Sorry for the absence of a blog post in recent weeks – this is pretty much the first opportunity I’ve had to sit down and write one! This last two weeks have been extremely busy one way or another, as I starting the tuesday before last (8th feb), I was touring with the Scottish Ensemble as part of their ‘Side by Side with RSAMD strings’ project (see photo above of a rehearsal in Caird Hall). The tour was great fun but exhausting, as we did 5 concerts in 7 days in Aberdeen, Inverness, Perth, Dundee and Edinburgh. We did have a weekend to break the run of concerts, so at least I got some rest in between (and saw Alex in Crail, which was lovely!) but the life of a touring musician is pretty hard as I found out. The 2 nights we stayed in hotels (in Aberdeen – the Carmelite hotel: ok but a bit noisy due to the bar opposite) and in Inverness (the Columba hotel- very nice!) were both very late, as for those of you who don’t know, musicians tend to drink a lot and banter late into the night…

My impressions of the playing with members of the Scottish ensemble were very positive- it was fantastic to play beside two very accomplished players – Fiona Winning , one of the Ensemble’s permanent members who job shares with Cathy Marwood, and Rose Redgrave, who plays in Warwick university’s quartet in residence, the Coull Quartet . Jonathan Morton, the ensemble’s artistic director, is a rare combination of artistically demanding and entirely likeable and easygoing at the same time, and often asked me how my neck/shoulder was throughout the tour (I had told him about the problem early on in the rehearsals). The five concerts I played with the Ensemble were all very special, but for me the Inverness and Edinburgh ones were where I performed at my best (sorry to Alex and Cate who were at the Dundee one!). Here are some reviews of the concerts:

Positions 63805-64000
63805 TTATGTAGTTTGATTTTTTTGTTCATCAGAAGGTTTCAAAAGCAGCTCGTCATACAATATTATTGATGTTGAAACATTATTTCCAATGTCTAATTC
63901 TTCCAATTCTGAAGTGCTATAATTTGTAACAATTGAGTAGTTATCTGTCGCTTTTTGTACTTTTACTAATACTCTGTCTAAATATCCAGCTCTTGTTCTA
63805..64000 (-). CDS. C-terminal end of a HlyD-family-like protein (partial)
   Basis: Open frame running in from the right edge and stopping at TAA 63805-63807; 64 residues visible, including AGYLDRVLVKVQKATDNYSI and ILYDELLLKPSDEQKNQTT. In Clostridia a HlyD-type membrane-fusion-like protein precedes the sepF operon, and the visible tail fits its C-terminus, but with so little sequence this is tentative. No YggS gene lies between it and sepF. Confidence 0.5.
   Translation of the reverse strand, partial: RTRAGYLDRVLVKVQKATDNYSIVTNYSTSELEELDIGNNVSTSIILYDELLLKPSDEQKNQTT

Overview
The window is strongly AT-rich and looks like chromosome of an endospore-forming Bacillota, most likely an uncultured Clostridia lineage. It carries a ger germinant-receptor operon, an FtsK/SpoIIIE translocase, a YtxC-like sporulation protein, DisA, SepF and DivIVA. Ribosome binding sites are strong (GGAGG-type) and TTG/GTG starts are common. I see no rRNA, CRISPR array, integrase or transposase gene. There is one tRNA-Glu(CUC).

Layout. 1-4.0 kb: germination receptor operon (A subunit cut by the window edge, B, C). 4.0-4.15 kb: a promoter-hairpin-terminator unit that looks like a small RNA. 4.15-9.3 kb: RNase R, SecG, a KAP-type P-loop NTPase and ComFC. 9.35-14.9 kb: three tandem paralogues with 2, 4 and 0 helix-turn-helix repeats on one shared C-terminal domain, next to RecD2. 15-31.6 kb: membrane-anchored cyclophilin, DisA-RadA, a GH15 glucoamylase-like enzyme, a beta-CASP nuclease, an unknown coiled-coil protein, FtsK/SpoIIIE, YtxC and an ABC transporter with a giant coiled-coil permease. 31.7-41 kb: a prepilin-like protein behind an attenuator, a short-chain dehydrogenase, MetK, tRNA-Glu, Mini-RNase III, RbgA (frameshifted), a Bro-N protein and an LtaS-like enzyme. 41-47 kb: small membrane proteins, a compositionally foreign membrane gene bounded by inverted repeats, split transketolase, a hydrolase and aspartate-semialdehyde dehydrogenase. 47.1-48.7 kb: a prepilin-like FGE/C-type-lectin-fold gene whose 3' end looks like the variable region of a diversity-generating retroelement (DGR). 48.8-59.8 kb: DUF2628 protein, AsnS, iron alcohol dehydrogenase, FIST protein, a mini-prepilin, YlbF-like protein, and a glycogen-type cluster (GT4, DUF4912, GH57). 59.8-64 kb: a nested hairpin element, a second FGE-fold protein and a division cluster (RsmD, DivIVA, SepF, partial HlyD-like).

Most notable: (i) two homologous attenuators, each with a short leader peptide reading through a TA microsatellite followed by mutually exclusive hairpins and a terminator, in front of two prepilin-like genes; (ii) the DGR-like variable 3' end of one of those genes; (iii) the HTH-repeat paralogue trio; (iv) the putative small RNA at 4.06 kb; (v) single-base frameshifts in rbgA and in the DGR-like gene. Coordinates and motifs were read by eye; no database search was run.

Other things that have been happening:

• The Musiclab does Birtwistle concert on Monday 7th feb was a great success, or so I gathered from the audience – I still don’t really get or like the piece we played (Silbury air) which is supposed to be one of the hardest that Birtwistle wrote…! Here’s a photo of the score with the absurd metronome mark of 112 ½ !! The conductor, Jessica Cottis, managed extremely well though.

• I have started physio on my neck/shoulder to try and help the pain get better, The physio (who specialises in musicians) has told me it is because I put my head forward when I play, and thus put strain on my lower neck, irritating the nerves and causing pain in my shoulder/arms/left hand. He has given me some exercises to do, and I’m going back next week.

• I have entered the concerto competition, the preliminary round of which is on 7th march. I will be accompanied by Scott Mitchell, one of RSAMD’s accompanists, and will be playing the Walton Viola Concerto (only the 1st mvt for the first round, the rest if I get through on 11th march).

• I have been on my nursery placement twice – more of that in another post!